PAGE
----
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Lossless vs. Lossy

Discussion in 'Sound Science' started by so74, Oct 30, 2013.
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  1. brunk
    The simplest way to put it is that I'm interested in comparing an actual digital master - no tape involved - the unaltered final product that the engineer keeps as their defacto master. Then comparing that to the standard CD or mp3  version. There are a few mastering engineers that have these available for purchase. Get it?
     
    EDIT: It's not a silly debate of "oh 24-bit, DSD blah-blah" malarkey. Just something that is an unaltered digital-origin original vs whatever format that is different from it. Is it not something that could provide some significance somehow?
     
  2. proton007

    Isn't CD a copy of the Master?
     
  3. gregorio

    It would appear that you either didn't see or didn't understand my response (which is here). The so called "unaltered master" you are talking about exists only virtually, cannot be printed and therefore cannot be available for purchase. There is no way to directly compare this master with the distribution master (be it 16bit, 24bit, DSD or whatever) except with software measurement tools. So, any and every master version for distribution must be "altered"! It must be greatly reduced in bit depth even for a 24bit distribution master, more bits must obviously be removed for a 16bit distribution master and of course even more bits removed for a DSD master. This removal of bits will be entirely transparent to the listener though, at any reasonable listening volume.
     
    Quote:
     
    In practise the mastering engineer would create just one master with the intended sound and then print this master to 24/96, 16/44 and/or whatever other distribution format is required. The act of printing to different bit depths and sample rates should be entirely transparent to the listerner, so there is no need to create different masters for the different formats/resolutions.
     
    This last statement of course does not take into account the fact that the record company employing the mastering engineer may actually want the recording to sound different on different formats, for marketing purposes. In which case a different master will be created for each different "sound" required. Linn Records has admitted in the past to doing this but I'm sure many others selling so called "hi rez" recordings also engage in this distasteful and misleading practise.
     
    G
     
  4. bigshot
    It seems there is confusion about master generations and mastering. With digital audio, there is no generation loss. A copy is identical to the original. A recording engineer mixes each song individually and lays down the mix to his master. Then that copy is sent to be mastered for release. This involves balancing the levels and eq of the various individual tracks so the songs flow as a coherent album... not one song jumping out and another muffled sounding in comparison. Once that is done, the tracks are laid down in the order they will appear on the CD and that goes to the CD manufacturing plant.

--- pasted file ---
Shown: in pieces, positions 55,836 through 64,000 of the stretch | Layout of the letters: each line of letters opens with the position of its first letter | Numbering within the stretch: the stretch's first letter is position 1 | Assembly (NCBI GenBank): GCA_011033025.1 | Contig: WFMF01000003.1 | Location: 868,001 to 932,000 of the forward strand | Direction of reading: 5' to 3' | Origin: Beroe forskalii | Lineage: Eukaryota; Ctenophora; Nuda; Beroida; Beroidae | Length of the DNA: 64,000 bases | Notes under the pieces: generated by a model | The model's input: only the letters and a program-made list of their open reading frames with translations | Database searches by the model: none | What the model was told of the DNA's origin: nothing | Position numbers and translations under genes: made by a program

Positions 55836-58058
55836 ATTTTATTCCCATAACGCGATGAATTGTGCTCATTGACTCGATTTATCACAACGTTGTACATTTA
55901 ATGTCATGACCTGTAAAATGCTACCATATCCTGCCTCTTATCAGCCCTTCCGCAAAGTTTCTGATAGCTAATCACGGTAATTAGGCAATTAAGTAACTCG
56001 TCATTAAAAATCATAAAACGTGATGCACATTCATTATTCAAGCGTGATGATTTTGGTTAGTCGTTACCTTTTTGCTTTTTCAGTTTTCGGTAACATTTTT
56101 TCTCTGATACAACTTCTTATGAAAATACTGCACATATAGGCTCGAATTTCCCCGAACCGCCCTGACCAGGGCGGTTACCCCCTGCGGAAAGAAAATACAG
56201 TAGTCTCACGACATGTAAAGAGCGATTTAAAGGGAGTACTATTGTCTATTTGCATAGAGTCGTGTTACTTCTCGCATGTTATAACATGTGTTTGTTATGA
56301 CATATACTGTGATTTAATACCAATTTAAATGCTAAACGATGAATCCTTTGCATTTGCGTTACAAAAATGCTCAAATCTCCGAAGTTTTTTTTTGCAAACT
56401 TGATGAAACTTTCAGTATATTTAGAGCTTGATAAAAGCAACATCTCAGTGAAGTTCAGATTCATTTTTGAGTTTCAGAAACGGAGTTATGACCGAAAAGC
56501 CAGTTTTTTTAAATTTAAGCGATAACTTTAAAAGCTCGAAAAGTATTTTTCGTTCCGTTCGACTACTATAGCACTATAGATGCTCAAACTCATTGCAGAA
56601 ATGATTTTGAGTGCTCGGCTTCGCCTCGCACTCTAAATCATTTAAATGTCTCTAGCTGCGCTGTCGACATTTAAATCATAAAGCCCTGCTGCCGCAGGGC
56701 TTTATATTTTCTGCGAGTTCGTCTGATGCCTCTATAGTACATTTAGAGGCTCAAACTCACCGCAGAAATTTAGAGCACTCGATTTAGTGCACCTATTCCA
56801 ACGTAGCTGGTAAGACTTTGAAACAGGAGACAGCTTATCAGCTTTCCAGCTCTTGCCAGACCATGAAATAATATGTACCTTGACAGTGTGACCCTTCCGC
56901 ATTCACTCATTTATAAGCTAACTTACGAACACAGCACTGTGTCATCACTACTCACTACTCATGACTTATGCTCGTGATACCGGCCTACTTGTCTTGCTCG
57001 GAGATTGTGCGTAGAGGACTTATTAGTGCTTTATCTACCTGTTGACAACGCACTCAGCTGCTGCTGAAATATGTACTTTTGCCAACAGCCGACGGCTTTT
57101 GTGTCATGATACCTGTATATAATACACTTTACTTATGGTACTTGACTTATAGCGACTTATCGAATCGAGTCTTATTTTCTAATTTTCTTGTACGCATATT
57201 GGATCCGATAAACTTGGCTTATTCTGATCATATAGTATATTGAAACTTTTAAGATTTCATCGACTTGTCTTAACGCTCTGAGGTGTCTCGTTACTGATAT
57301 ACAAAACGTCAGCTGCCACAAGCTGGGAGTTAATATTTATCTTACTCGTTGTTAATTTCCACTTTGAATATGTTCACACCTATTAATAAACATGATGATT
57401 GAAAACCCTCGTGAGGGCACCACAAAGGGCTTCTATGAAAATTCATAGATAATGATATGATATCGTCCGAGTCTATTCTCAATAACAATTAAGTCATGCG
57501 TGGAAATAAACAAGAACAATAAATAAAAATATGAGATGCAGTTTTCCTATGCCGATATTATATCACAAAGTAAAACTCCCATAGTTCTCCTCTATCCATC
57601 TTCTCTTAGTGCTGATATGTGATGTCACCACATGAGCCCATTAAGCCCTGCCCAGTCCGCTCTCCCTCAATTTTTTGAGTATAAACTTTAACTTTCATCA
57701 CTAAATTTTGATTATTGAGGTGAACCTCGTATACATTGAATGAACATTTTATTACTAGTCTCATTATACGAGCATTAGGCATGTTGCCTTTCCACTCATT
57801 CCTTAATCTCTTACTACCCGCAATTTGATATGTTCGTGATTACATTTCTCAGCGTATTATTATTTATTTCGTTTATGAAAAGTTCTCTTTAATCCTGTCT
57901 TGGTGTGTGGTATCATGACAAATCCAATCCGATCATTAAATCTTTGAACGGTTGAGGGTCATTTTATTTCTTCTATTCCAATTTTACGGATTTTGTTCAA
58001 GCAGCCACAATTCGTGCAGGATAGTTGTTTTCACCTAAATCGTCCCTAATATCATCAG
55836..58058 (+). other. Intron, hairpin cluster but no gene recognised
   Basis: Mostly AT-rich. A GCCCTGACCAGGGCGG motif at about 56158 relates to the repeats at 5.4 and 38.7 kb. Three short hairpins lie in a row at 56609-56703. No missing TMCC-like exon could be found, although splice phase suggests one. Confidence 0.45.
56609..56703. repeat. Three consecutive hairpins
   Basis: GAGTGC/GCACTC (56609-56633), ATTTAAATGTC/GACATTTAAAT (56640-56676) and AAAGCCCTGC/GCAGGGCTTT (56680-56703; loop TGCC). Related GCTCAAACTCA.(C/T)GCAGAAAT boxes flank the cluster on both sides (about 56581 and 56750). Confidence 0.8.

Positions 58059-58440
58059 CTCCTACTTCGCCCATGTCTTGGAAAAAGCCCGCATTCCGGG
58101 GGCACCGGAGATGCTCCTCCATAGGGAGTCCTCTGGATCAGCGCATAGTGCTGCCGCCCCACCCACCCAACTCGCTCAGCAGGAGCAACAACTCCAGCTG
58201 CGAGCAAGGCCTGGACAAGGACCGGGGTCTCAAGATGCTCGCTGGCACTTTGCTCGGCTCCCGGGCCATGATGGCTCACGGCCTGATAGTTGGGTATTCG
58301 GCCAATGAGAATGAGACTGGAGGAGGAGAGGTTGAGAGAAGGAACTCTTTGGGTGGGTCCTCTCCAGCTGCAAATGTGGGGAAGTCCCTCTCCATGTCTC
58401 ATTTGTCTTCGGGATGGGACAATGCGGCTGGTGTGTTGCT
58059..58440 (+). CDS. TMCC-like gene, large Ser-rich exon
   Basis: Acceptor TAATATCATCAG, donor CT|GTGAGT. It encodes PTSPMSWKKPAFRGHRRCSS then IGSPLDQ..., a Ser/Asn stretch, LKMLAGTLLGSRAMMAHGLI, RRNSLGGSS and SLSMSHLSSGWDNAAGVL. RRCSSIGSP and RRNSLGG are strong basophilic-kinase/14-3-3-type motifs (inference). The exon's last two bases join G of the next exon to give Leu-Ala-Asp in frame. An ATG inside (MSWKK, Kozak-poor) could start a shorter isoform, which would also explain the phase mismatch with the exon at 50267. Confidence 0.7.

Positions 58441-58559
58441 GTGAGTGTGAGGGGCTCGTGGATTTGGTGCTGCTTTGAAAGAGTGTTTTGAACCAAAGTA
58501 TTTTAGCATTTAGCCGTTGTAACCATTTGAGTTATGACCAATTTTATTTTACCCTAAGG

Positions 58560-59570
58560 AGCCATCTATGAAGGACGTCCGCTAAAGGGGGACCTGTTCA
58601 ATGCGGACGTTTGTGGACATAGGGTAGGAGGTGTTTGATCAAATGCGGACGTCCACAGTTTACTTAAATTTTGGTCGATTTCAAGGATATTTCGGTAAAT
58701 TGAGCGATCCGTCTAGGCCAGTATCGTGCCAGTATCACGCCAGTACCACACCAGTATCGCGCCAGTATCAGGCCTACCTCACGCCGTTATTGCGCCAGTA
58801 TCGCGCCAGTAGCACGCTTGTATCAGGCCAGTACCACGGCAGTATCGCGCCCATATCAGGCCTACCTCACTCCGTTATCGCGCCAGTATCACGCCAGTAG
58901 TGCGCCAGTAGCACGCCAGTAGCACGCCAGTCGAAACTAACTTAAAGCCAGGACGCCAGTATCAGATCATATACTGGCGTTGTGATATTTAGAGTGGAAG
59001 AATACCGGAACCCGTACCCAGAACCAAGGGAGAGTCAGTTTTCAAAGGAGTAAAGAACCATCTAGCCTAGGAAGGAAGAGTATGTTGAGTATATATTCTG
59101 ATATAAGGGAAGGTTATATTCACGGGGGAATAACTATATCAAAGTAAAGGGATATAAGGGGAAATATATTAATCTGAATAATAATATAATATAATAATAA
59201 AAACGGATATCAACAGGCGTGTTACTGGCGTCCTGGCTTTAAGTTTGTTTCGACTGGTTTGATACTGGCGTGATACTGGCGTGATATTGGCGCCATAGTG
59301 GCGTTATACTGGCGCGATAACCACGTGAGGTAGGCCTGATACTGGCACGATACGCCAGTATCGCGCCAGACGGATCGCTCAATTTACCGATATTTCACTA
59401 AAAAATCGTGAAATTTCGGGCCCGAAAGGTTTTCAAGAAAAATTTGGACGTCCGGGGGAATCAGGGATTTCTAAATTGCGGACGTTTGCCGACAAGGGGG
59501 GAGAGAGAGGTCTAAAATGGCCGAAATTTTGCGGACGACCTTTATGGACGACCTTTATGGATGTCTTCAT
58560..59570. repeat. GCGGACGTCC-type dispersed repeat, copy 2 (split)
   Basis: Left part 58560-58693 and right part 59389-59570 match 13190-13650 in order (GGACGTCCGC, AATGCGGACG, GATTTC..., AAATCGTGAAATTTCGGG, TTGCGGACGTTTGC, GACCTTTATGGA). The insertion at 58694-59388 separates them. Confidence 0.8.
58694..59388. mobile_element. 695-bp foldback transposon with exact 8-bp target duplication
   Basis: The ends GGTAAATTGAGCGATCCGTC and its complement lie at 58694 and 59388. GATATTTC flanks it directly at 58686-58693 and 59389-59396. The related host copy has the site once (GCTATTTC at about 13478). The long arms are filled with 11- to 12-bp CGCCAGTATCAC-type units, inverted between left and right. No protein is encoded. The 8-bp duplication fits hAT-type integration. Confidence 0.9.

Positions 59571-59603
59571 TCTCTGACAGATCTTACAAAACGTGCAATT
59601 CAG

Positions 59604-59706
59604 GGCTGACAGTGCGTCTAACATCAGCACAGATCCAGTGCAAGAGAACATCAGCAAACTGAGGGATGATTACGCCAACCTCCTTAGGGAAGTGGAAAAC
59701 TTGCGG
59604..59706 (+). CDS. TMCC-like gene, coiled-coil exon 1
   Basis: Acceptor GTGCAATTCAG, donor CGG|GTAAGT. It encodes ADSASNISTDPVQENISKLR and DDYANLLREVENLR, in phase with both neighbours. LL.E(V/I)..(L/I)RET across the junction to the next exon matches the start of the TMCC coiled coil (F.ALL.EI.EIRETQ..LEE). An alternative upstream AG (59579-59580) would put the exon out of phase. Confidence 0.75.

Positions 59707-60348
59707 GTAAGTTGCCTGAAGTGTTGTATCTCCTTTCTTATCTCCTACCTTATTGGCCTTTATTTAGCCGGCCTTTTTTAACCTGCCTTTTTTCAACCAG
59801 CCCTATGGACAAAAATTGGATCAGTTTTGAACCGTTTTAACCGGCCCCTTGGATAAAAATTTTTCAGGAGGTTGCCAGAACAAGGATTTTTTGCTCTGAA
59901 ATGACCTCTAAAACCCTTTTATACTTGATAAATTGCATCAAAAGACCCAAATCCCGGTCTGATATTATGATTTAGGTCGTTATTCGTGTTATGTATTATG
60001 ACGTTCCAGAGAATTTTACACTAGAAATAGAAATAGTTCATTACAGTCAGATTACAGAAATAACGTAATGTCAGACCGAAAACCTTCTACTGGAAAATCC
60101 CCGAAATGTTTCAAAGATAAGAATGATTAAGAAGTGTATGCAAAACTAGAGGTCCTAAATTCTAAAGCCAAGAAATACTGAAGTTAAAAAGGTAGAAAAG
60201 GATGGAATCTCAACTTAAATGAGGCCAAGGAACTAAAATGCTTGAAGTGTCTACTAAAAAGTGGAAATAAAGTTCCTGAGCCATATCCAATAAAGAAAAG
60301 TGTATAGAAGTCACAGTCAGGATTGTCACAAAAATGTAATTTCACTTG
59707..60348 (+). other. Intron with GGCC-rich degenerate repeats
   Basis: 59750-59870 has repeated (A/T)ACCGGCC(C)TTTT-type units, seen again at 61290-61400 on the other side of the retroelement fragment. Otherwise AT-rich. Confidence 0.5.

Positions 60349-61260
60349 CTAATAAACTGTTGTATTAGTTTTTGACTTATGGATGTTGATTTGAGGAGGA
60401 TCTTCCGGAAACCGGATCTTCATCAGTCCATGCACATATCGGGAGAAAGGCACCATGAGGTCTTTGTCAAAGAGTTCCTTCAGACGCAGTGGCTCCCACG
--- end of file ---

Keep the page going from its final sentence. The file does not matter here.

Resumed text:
There is good and bad engineering at any stage in this process. Recording isn't necessarily "good" and mastering is "bad". It's all part of the same process. The sound that is on the CD is the exact sound that the engineers intend. Whether that is good or bad depends on the ability and taste of the engineers in making the decisions involved in mixing and mastering.
     
  5. brunk
    OK thanks Bigshot. It's too bad there's so many variables we put our music through these days. It seems there can indeed be too much of a good thing, and we forget just how important the basics really are.
     
  6. bigshot
    We are fortunate to live in an age where recording technology has actually achieved "perfect sound". Now we just have to learn to use those tools with taste and experience. A lot of people think the solution to that is to continue the compromises that had to be made back in the analogue era. They apply concepts that made sense back then, but are totally irrelevant today. It's important to keep up to date, and not try to use a screwdriver the way cave men used to use stone axes.
     
  7. brunk
    Well said, I agree.
     
  8. thelostMIDrange
    ....
     
     
     
     
     
     
     
     
     
     
    '
     
  9. brunk
    ^ That is sooo off-topic it's on the verge of spam lol.
     
  10. proton007

    I think he was drunk when he wrote that.
     
  11. thelostMIDrange
    ....
     
  12. proton007
     
    Are you still unsober?
     
  13. thelostMIDrange
    .....
     
  14. KamijoIsMyHero
    that's a no...
     
  15. redrich2000
    Just wanna bump this up... I did a few ABX tests yesterday using the mac ABXTester app. I used either FLAC or ALAC for the lossless files and 320kbps MP3s created using Max for the lossy. I started with the opening track from the new Sun Kil Moon album, it has a plucked guitar line. My sense was that the lossless version had more space around it and a more 3D sound. I ran three rounds of of 5 ABX tests and got 60%; 100% and 60%. I then tried the opening to positive tension by bloc party. I ran that once and got 100%.
     
    I was quite shocked by that, I was fully expecting to not be able to pick the difference. I realise that is a very limited sample and there may have been problems with the testing. But for me that result is enough to convince me to keep my music lossless. I reckon that there is a noticeable difference, which is subtle. But when so much of our gear is about accentuating the space and 3D imaging of our music, it seems sensible to me to stay lossless.
     
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